Beyond being younger, individuals who are dual users — they smoke and vape — come from locations with a slightly lower median household income when compared to cigarette-only users, e-cigarette only users, and those that used none. Lastly, when comparing the four use groups in regards to years of education, research participants that do not smoke or vape tend to have obtained the highest amount of education.
Our researchers also stratified by sex and ethnicity but did not find strong differences as they did with age.
While we did not look specifically at health outcomes, we did look at various associations with unhealthy behavior and traits.
We found associations between vaping and such things as being more likely to be stressed, depressed, and anxious compared to those who do not vape. People who vape also were more likely to be diagnosed with bi-polar disorder. We saw associations between people who vape being more likely to report poor overall health, low life satisfaction as well as being less likely to exercise and eat right. People who vape in our data also were more likely to eat less fruit, drink more caffeine, need higher doses of pain medication, and are less likely to be a morning person. (More associations found with e-cigarette use within the 23andMe database are summarized in Figure 1. )
An environment-wide association study of cigarette smokers in our database was also conducted to determine if there are any fundamental differences between research participants that smoke e-cigarettes versus tobacco cigarettes. Our results indicated that the two groups are much more similar than they are different. Similar to the e-cigarette results, we saw that smokers were much more likely to experience depression and anxiety. Both cigarette and e-cigarette users also reported a lower general health score. Other interesting correlations (see Figure 2.) were that cigarette smokers tend to drink more alcohol and tend to be more hot-headed.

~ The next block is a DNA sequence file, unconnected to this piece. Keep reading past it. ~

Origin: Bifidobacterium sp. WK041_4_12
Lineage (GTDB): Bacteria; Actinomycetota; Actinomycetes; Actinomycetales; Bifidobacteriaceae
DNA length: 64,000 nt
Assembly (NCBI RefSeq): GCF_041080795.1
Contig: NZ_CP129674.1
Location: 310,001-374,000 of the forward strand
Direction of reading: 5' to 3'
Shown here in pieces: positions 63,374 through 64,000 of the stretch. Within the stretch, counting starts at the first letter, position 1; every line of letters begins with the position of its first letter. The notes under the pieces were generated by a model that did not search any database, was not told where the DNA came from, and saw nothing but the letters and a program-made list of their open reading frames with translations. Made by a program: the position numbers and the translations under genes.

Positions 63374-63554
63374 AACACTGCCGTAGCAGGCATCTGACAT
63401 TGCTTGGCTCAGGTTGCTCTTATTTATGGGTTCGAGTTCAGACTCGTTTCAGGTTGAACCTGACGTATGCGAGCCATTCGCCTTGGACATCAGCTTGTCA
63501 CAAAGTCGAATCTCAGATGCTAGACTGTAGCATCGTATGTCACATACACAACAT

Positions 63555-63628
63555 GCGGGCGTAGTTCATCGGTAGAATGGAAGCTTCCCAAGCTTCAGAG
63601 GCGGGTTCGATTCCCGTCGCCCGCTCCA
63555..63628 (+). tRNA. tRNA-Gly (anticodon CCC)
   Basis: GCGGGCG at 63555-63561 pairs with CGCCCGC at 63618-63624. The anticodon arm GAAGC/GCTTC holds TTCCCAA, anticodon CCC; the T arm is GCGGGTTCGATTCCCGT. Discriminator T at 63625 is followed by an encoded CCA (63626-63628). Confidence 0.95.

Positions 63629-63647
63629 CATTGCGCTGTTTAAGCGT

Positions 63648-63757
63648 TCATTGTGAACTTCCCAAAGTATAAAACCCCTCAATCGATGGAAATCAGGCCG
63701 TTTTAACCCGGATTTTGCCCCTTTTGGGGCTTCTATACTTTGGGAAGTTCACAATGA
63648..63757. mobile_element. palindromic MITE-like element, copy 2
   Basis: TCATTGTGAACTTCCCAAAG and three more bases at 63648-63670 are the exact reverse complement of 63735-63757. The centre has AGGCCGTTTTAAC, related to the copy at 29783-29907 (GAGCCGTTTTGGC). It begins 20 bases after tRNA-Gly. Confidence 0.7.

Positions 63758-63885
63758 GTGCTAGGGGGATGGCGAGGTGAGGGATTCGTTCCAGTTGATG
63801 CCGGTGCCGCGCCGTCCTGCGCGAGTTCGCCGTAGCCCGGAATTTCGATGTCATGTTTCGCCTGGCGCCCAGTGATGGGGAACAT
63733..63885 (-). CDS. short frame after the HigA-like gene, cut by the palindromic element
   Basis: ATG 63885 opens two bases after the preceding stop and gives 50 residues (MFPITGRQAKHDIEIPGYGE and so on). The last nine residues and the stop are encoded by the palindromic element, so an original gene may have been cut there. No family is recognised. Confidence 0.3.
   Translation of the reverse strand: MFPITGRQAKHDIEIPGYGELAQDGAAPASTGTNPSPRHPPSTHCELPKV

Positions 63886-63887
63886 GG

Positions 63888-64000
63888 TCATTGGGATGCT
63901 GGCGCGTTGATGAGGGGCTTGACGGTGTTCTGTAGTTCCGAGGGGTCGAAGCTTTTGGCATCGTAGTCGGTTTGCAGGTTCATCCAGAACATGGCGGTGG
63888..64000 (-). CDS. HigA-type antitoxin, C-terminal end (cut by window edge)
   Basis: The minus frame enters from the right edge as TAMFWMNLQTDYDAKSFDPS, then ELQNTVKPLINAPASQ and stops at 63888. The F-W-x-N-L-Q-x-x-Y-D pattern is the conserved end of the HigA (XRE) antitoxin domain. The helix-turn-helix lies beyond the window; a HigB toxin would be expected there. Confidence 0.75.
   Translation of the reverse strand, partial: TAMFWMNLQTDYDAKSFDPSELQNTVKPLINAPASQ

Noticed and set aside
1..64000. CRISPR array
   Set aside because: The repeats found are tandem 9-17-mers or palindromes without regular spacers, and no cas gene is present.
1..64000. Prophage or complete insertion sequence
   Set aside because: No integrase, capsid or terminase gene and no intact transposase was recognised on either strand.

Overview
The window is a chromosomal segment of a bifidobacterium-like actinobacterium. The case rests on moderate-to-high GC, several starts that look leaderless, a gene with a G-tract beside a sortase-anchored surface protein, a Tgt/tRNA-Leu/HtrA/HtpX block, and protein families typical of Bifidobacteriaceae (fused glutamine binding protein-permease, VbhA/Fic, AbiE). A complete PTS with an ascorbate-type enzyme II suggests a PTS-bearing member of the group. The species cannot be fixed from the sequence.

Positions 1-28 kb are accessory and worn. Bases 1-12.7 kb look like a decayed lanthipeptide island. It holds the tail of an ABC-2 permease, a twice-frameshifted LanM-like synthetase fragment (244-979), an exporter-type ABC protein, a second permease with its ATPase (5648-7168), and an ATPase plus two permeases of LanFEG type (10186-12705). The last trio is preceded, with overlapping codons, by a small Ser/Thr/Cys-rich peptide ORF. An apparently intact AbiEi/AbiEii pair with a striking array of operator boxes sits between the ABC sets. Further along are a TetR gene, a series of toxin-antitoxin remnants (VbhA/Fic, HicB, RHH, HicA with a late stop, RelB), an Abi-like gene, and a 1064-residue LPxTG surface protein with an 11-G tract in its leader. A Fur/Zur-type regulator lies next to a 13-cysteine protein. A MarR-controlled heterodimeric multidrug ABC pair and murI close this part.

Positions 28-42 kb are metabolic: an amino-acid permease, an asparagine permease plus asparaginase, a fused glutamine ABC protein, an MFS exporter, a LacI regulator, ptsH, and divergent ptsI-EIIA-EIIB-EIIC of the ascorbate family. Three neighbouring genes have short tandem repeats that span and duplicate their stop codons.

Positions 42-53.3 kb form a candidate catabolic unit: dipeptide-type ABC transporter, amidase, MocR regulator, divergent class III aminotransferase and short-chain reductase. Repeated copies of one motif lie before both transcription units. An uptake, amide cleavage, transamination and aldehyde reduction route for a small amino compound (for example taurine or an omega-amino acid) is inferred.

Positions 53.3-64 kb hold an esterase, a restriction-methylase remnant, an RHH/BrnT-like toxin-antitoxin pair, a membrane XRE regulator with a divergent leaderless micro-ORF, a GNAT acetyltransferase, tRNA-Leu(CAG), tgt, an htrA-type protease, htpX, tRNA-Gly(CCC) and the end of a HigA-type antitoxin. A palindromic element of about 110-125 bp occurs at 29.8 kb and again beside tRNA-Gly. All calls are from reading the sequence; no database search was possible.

Although researchers uncovered correlations between smoking and certain demographic variables, it should be noted that correlation does not equal causation. Proving that certain behaviors or demographics cause another is quite difficult; meaning that we can’t say if someone isn’t a morning person they must be an e-cigarette user. In order to come to these conclusions, researchers must conduct years of extensive research consisting of numerous rigorous trials and studies.
That’s not to say what we uncovered so far is trivial, but rather we are on the right track. We are still just beginning to understand the long-term health implications of e-cigarettes. Over time, however, with the power of our large research cohort and scientific community, we could uncover more novel associations between e-cigarette use and long-term health effects.
- “About Electronic Cigarettes (E-Cigarettes).” Centers for Disease Control and Prevention, Centers for Disease Control and Prevention, 28 Apr. 2021, www.cdc.gov/tobacco/basic_information/e-cigarettes/about-e-cigarettes.html.
- Cobb, Nathan K., et al. “Novel Nicotine Delivery Systems and Public Health: The Rise of the ‘E-Cigarette.’” American Journal of Public Health, vol. 100, no. 12, 2010, pp. 2340–2342., doi:10.2105/ajph.2010.199281.